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The Ambient Synth - #8: Jaja on the Roland JD-800

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  • The Ambient Synth - #8: Jaja on the Roland JD-800

    (This article was originally posted on the Relaxed Machinery Community pages: http://relaxedmachinery.ning.com/pro...=04qhvvtc891gd)

    It’s not everyday you find a musician with a deep affection for one single instrument. Usually we see that connection in traditional ways, between the violin virtuoso and the 200-year-old Stradivarius, or the classical guitarist with the hand-crafted Ramirez, but it’s too easy for electronic instruments to get pushed aside as merely technical pieces of gear. Not the case with space ambient artist Jaja, who has found a love for her instrument of choice, the classic Roland JD-800, or as she likes to call it, her starship.


    “It is a big control panel, like in a cockpit of a starship (I am a big Voyager fan, you have to know),” Jaja says, describing the impressive bank of live control sliders that dominate the JD-800. We find Jaja in her home of Cologne, Germany, where she releases her epic ambient journeys through the cosmos on the Cyan Music netlabel, an electronic music Creative Commons label she co-founded. As she writes us, she is currently between projects.
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    “I am in an inspiration time, after releasing nearly seven hours of music this year on three releases. I need those inspiring times where I collect emotive and meditative moments,” she says, and with those three new releases, Stars, Startrail, and Endless, she has definitely shown inspiration from her starship, as the Roland JD-800 was enthusiastically credited as the only instrument she used on all the albums. This is a big change from a few years ago, when Jaja recorded her very first ambient albums using Native Instruments’ Kontakt, which she soon found to be an obstacle to creativity.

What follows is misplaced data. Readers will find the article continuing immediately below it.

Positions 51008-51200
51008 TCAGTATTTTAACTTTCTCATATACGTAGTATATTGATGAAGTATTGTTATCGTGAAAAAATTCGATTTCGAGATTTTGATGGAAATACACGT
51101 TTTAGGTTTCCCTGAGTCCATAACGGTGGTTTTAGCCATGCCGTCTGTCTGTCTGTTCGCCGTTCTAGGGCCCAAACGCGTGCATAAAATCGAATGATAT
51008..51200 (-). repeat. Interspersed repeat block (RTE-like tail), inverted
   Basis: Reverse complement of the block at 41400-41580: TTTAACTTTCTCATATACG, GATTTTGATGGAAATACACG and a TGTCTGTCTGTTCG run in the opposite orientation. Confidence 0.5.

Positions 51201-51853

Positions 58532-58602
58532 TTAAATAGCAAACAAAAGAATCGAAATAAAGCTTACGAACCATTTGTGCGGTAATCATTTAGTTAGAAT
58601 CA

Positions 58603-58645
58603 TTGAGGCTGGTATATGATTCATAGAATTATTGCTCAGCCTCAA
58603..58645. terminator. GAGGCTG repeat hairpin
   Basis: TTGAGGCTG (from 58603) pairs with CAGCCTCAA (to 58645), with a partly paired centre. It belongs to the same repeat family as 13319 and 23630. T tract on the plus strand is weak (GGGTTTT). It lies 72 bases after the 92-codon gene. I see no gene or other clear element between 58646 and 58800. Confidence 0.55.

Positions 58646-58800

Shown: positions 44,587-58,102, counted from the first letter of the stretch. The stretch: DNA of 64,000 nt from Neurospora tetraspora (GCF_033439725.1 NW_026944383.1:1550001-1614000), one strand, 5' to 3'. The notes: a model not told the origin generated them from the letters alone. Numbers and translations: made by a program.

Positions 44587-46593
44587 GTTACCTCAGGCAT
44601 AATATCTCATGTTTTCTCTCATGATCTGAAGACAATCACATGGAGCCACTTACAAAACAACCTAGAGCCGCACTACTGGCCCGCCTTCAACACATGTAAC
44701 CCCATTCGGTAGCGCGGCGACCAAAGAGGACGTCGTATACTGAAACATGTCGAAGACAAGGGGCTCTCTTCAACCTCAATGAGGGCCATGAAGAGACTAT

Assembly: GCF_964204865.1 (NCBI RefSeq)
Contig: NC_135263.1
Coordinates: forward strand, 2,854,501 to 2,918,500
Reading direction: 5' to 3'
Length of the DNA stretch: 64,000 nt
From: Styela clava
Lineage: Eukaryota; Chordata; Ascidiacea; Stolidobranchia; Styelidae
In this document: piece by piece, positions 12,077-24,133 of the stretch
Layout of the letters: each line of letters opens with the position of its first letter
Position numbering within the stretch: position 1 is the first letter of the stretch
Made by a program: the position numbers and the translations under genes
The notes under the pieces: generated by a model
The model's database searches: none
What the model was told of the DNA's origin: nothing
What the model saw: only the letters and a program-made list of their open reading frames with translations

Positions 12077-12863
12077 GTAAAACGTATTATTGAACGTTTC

“I felt so limited by software synthesizers,” Jaja says, preferring live control to mice, menus, and technical savvy, “I have no patience to follow manuals and watch tutorials.”

    This started her search for a much more intuitive, hands-on instrument.

    “I was really looking for the best hardware synthesizer that would meet my interests and my kind of being the most. It was summer 2012, and I looked for synthesizers with faders and knobs because I am so un-technical with digital computer producing. Also, the digital sound always sounded un-whole to me,” Jaja says.

    That’s when the Roland JD-800, a digital synthesizer model from 20 years ago, caught her attention.

    “When I saw it for the very first time in the Internet, I totally felt in love, because it is a big starship, and it has so many knobs and faders, as if it was made for me. Sound demos where wonderful and after a little deeper research I got the perfect JD-800 in best condition, 1991 model, from a sound studio's owner here in Cologne. Absolute luck!” she says.

    Jaja was quick to incorporate the synth on a majority of her 2012 album,Talis, and made it her sole synthesizer on her 2013 album, Here, before releasing her three 2014 albums, which featured entirely the sound of JD-800, with only the addition of an external reverb unit.

    “This synthesizer is giving me the chance to experiment a lot with a sound, and I can use knobs and faders. I do not have the limiting access through a computer mouse. I have direct control to filter, amplitude, envelope, LFOs and the keys,” Jaja says.


    It’s easy to see the appeal! Anyone who is even slightly interested in synthesizers will immediately see what’s so jaw dropping about the Roland JD-800: It is all those dials, sliders, and buttons! Every parameter imaginable on the synthesizer is represented on the control panel as a real live controller, a return to the classic synth designs of the 1970’s. Yes, today, we may see more new synthesizers designed like this, like the Roland’s Gaia SH-01 or Dave Smith’s Prophet 12, but in 1991, this was refreshing! You see, in the 1980’s, synthesizer manufacturers began creating more minimal designs, with less and less of those dials, sliders, switches, and live control, favoring digital menus with LCD screens, multi-function buttons, and only one lonely data slider to program everything. For an extra cost, Roland did offer external programmers, modular units sold separately, that offered a full bank of sliders, dials, and switches that would plug into your synth via MIDI. To give you an idea of how these systems worked, here's a video of Relaxed Machinery Community member Synth4ever demonstrating a Roland JX-10, coupled with an external PG-800 programming unit: